presented to show that the mortality rates were the same for hospitals in which nurses cared for 8 patients each, on average, and 60 percent had a BSN and for hospitals in which nurses cared for only 4 patients each but only 20 percent had a BSN (Aiken, 2008; Aiken et al., 2003). More research is needed to assess the comparative value of investing in different nursing strategies that evaluate the relative cost and outcomes of increasing nurse staffing, educational levels, and improving the organizational context and culture of the nurse work environment. At this point the evidence is encouraging that a more educated hospital nurse workforce might allow for a smaller nurse workforce without adversely affecting patient outcomes. If confirmed in future research, this finding could have important implications for both cost of hospital care and for the number of nurses actually needed in the future to staff hospitals.
In the ambulatory sector, there is a strong research base documenting that nurses with advanced clinical training, usually master’s degrees in advanced clinical practice, provide primary care with outcomes comparable to, and in some domains like symptom control and satisfaction better than, those of physicians and with lower costs (Griffiths et al., 2010; Horrocks et al., 2002). Rand researchers estimated, for example, that the state of Massachusetts could save up to $8 billion over a decade by attracting more advanced practice nurses and removing barriers that prevent them from practicing at the full level of their education and expertise (Eibner et al., 2009). Increased use of advanced practice nurses is one of the very few practice innovations currently underconsidered in national health reform, including medical homes and chronic care coordination, that would yield net cost savings nationally according to Rand researchers (Hussey et al., 2009).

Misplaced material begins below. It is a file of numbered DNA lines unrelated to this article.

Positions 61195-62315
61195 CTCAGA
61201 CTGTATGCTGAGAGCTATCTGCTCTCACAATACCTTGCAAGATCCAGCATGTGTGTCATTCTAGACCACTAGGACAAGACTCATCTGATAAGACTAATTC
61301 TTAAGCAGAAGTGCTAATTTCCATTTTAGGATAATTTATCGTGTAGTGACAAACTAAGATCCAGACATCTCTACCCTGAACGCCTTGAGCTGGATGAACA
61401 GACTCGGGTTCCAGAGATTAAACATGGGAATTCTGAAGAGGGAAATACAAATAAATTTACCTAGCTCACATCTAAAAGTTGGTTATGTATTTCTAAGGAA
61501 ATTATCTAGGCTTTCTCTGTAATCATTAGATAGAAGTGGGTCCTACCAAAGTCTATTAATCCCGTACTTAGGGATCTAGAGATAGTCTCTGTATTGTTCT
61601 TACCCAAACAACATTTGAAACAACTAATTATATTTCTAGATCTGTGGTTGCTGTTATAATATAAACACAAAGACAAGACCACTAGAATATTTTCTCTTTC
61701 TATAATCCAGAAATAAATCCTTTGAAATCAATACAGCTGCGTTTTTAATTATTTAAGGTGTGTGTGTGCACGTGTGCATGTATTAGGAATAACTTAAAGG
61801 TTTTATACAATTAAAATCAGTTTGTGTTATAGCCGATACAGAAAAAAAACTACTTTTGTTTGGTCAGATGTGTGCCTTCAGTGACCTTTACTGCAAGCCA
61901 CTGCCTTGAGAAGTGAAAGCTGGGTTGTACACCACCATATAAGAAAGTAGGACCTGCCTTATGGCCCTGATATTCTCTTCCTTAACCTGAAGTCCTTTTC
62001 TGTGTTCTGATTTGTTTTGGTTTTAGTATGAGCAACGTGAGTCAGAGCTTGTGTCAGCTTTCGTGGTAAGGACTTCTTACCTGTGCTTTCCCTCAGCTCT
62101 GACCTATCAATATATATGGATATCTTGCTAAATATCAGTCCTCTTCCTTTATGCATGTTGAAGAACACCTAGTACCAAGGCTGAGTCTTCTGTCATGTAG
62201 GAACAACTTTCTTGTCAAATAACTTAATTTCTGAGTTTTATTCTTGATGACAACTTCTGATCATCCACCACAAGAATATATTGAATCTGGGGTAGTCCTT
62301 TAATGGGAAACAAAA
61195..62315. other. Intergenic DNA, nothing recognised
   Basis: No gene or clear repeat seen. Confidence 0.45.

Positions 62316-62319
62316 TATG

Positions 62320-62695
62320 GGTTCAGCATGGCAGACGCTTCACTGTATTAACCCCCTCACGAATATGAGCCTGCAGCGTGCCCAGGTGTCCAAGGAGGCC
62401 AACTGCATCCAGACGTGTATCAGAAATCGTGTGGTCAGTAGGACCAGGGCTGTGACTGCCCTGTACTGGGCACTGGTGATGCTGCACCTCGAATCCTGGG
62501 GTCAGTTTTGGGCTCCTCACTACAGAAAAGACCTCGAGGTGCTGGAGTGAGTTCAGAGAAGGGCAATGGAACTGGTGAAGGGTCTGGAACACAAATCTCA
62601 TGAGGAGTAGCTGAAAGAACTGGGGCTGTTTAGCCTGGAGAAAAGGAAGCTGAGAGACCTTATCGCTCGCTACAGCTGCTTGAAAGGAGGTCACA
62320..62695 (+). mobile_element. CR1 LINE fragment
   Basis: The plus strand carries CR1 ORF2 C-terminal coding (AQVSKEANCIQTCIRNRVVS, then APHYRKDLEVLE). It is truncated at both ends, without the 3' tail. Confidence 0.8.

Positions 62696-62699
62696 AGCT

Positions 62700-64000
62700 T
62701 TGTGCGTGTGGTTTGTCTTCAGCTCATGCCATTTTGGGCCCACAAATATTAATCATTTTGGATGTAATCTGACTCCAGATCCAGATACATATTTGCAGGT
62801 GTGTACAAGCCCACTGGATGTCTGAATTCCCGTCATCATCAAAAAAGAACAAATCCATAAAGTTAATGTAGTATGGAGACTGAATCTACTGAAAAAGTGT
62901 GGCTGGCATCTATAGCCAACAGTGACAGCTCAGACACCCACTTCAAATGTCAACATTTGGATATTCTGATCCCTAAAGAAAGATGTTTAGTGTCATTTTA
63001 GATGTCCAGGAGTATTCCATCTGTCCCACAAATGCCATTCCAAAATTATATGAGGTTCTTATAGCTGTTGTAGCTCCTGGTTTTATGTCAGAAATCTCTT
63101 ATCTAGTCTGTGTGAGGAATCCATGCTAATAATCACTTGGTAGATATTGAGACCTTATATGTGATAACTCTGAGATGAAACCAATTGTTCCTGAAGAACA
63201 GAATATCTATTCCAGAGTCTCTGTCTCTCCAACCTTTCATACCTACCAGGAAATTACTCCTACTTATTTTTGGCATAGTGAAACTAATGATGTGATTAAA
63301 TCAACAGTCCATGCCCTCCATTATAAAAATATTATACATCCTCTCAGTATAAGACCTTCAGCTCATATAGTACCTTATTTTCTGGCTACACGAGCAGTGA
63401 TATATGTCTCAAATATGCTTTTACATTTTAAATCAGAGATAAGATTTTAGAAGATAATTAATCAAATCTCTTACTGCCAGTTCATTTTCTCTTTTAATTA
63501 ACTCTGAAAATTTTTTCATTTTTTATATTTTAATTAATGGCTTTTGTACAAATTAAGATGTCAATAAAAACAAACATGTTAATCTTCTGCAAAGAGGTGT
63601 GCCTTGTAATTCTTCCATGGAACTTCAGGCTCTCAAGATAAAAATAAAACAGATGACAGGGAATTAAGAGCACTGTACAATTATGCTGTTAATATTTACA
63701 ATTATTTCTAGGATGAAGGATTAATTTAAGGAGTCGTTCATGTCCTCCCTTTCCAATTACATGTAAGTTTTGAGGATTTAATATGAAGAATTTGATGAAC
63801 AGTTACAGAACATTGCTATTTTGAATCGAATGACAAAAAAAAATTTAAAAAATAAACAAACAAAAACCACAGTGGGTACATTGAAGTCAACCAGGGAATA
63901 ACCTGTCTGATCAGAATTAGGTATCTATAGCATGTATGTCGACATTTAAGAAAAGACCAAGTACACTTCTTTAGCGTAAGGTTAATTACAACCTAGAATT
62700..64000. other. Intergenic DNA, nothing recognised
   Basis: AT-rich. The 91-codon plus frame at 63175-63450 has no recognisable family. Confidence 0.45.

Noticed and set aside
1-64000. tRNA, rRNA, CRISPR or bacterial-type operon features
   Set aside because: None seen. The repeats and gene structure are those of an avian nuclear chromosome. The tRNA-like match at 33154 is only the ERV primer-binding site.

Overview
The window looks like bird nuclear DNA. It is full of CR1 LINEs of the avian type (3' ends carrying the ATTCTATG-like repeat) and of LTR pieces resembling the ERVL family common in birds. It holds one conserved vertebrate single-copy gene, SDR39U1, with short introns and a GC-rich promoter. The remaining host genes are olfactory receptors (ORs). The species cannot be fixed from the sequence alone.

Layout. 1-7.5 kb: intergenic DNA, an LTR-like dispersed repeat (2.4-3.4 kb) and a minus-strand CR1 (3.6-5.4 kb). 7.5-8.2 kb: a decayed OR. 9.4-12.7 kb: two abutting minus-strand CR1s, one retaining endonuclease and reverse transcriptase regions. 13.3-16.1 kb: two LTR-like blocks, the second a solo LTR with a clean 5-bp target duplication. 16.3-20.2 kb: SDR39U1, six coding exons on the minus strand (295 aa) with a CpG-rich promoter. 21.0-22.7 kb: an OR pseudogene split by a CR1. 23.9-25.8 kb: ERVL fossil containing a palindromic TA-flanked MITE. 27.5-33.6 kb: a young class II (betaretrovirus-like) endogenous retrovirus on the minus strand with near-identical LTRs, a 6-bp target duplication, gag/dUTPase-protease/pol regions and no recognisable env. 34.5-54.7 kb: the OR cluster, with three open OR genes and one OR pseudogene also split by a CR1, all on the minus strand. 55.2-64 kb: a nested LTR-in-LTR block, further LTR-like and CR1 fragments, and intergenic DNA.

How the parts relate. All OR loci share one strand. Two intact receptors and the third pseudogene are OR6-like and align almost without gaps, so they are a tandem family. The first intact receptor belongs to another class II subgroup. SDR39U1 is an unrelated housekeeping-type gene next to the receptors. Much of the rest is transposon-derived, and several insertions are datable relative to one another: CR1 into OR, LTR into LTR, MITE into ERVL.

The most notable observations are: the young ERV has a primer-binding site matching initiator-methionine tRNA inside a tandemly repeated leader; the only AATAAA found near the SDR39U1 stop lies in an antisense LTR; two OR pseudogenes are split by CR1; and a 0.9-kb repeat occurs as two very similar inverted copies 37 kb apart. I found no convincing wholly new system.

As argued above, the shortage of BSN nurses has implications for health care quality and safety, access, and costs of care. A less well recognized consequence of the shortage of BSN nurses is a shortage of faculty which could have a long-term impact on national production capacity of nurses for the future.
The Department of Labor estimates that 600,000 new jobs will be created for nurses over the next 10 years, the highest rate of new job production for any profession (Bureau of Labor Statistics, 2009). In addition, over a half million nurses in the current workforce, which has an average age of around 48, will reach retirement age over the same period, resulting in the need for over a million nurses to be added to the national workforce. The good news is that there is tremendous interest in nursing as a career in the United States after a century of difficulty attracting the best and brightest to nursing. The reasons for this unprecedented interest are multifaceted, having to do with attractive incomes, averaging nationally $65,000 a year and higher in some locations, better job prospects than in other employment sectors, and perceptions of personally satisfying work helping others. If we can take advantage of this unprecedented interest and expand nursing school production, future nursing shortages could be greatly attenuated.